Parking garages and surface parking lots will become bad investments. Those nasty surface lots downtown will be torn up and redeveloped. Why pay $20 to park a car for an hour? Cars don’t park any more where people spend time. Cars will return themselves to their service hubs placed in the outskirts of town and return when we call for one.

Rail won’t even get discussed any more. Why use a rail line when you can hop in an autonomous car or bus and have it drop you off at your destination? Urban planners loved “multi-modal” but people love “get me to where I want to be fast and cheap” more.

Short-hop flight demand will slow down dramatically. Why fly to Dallas when a hired self-driving car or bus can get you there in 3 hours and drop you off at your destination? Drive-to destinations like San Antonio will see an even larger influx of tourists. If you’re going to hundreds of miles away, airplanes still work very well.

The notion of owning a car will slowly die out. Apple, Uber, Google will have vertically integrated car manufacturing and sharing services. (Google will have bought Lyft and Apple will have rolled out their own rideshare service.) They’ll design cars, trucks and buses via contract manufacturers and own the fleets that run around town. Toyota, Ford and GM will no longer be meaningful to the average person just like most of us have no idea that Apple contracts to manufacturers in China/Taiwan to actually produce our iPhones.

Retail will radically change. Those big box stores will hang on but barely. Go to a shoe store? Nope. We’ll click a button and an autonomous van arrives at your house full of shoes. You try on the shoes, keep the ones you want and the van goes back to the distribution center. Boom.

Autonomous cars and trucks will enable us to unlock an amazing amount of value from our existing investment in roads and car technology. Travel and shipping will be cheap and efficient. If an automobile-centric infrastructure will be this awesome, why muck around with trains that only get you in the vicinity of where you want to go?

Back to Today

Many techies freaked out about losing rideshare companies Uber and Lyft for three reasons:

Reason 1: Rideshare is great for customers today. Rideshare has a huge incentive for drivers and the companies to offer great customer service and safe travel. If a driver is bad, they won’t be in the network for long. It’s more economical, too. Young people already see the inherent inefficiencies in owning a car that sits idle 98% of its life. Taxi companies, on the other hand, act like the monopolists they are by maximizing profits and caring little about customer happiness.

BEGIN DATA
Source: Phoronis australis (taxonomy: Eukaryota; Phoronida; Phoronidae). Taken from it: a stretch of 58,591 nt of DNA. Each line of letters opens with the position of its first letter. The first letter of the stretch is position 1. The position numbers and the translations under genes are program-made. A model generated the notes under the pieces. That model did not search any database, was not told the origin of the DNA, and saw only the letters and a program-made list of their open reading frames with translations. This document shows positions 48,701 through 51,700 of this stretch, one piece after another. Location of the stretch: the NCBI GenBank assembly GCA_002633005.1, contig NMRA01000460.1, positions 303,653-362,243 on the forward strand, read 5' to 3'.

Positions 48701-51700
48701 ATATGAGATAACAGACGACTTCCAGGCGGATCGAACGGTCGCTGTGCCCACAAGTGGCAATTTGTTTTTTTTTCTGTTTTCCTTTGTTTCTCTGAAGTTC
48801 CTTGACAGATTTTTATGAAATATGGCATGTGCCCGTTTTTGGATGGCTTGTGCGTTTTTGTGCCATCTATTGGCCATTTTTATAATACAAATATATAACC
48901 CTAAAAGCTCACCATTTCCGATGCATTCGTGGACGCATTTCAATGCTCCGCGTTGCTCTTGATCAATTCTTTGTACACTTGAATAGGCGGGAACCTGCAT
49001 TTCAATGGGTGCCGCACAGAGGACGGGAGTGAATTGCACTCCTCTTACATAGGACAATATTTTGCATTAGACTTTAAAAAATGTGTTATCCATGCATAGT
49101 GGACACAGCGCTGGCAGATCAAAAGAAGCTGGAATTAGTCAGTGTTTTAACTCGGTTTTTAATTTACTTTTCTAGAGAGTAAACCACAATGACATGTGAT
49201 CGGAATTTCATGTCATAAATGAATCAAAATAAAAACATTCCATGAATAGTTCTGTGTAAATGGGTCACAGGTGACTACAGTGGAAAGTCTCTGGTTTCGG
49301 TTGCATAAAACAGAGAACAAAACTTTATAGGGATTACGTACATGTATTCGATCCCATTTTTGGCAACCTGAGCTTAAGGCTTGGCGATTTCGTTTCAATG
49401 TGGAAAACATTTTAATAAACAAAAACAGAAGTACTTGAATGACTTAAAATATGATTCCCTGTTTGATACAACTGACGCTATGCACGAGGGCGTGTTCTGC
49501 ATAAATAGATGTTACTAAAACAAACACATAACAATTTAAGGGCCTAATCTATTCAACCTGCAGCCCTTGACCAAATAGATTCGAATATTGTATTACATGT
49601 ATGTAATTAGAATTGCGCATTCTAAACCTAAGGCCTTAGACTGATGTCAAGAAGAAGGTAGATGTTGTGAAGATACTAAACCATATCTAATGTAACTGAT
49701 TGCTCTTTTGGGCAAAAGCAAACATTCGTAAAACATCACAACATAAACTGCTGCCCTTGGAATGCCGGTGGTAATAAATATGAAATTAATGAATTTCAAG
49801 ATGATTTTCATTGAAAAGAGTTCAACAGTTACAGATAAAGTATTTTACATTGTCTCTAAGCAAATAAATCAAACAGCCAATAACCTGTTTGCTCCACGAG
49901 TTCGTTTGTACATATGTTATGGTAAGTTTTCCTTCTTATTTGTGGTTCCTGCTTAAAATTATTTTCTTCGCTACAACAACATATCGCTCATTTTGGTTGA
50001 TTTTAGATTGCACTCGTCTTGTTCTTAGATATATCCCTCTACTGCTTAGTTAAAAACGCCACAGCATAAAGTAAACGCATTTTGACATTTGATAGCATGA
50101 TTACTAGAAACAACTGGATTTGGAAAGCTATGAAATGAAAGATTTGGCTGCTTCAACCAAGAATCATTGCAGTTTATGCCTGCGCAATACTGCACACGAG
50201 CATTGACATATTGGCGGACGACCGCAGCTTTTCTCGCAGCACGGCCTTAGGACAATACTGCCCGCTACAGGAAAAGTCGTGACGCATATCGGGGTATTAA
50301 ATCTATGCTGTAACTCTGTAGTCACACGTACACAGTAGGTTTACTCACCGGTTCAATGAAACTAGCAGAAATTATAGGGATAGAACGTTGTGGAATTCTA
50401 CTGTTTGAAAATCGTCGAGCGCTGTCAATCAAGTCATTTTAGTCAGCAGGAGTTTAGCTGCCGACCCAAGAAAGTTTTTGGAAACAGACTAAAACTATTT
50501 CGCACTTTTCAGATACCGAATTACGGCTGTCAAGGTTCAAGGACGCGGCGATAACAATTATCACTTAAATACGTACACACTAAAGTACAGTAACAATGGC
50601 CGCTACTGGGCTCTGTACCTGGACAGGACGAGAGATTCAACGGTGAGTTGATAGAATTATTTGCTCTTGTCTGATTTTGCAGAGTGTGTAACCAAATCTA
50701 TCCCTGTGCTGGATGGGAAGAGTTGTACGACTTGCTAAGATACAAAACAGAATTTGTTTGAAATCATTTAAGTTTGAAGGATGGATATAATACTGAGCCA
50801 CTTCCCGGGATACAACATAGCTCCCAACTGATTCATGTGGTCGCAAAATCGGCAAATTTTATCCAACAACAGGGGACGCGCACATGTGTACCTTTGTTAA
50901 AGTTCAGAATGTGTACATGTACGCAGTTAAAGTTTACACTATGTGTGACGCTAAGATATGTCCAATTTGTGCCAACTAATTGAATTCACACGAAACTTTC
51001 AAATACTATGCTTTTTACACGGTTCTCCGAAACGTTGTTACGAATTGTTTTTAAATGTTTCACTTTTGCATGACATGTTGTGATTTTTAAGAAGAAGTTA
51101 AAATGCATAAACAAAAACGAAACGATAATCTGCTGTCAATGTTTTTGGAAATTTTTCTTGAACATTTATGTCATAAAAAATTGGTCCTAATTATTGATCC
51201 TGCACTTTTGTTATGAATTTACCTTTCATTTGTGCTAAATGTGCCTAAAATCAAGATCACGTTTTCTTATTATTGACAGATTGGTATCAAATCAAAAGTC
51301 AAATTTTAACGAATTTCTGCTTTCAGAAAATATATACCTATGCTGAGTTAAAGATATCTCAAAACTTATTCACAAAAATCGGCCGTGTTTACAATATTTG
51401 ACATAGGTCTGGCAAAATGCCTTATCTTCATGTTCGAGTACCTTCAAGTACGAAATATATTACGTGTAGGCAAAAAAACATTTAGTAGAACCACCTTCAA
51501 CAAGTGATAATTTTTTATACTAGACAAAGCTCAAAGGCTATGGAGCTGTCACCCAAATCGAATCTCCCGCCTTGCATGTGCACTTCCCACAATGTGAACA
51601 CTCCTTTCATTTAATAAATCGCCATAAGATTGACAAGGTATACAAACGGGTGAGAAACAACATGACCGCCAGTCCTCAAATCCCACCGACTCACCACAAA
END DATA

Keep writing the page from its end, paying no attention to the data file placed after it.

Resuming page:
Reason 2: Techies want the future ASAP. Techies are up in arms because we see the future of travel coming quickly. It’s going to reshape our country, city and our individual lives. The dramatic change we’ll see is analogous to the positive changes brought by telephone, the Internet and safe passenger jets.

Reason 3: Negative Signalling. Techies want to be around other like-minded people. If San Antonio is seen as a backwards place, that hurts recruiting of smart people and companies. I know of one startup that decided against moving to our city when they heard of the rideshare debacle. Achieving cities don’t run off the future. They embrace it.

San Antonio: A Follower or a Leader?

Rideshare is the first step to a pretty amazing future for San Antonio. Besides the picture I painted, we can finally atone for the gutting of downtown our city perpetrated in the 20th century. Walkable neighborhoods like Southtown can no longer be overwhelmed by parked cars.

But, techies are worried. A lot of people making tremendous amounts of money are going to be disrupted. If a tiny special interest like the taxi industry can hold back an entire city, what happens when the truck drivers, street sign manufacturers, car finance companies and auto insurers fight to protect their turf?

That’s why techies freaked out about rideshare, organized Tech Bloc and helped the city get rideshare back to San Antonio. If the future is going to be awesome, we want it to get here as quickly as possible. And, the first step was to get rideshare back to San Antonio.

*Featured/top image: The Pearl Stable was packed for Tech bloc’s Summer Rally last week with technology industry advocates from all sectors. The group’s first initiative was to bring back rideshare.  Photo by Scott Ball. 

Related Stories:

City Council Approves Rideshare Agreement, Lyft Coming Back

SA CEOs: Now is the Time to Bring Back Rideshare

Rideshare and Lone Star Rail Courting City Council

Future Travel: High Speed Trains and Toll Roads

Commentary: Cars Are the Future of Urban Transportation

17 thoughts on “Commentary: Why Techies are Crazy for Rideshare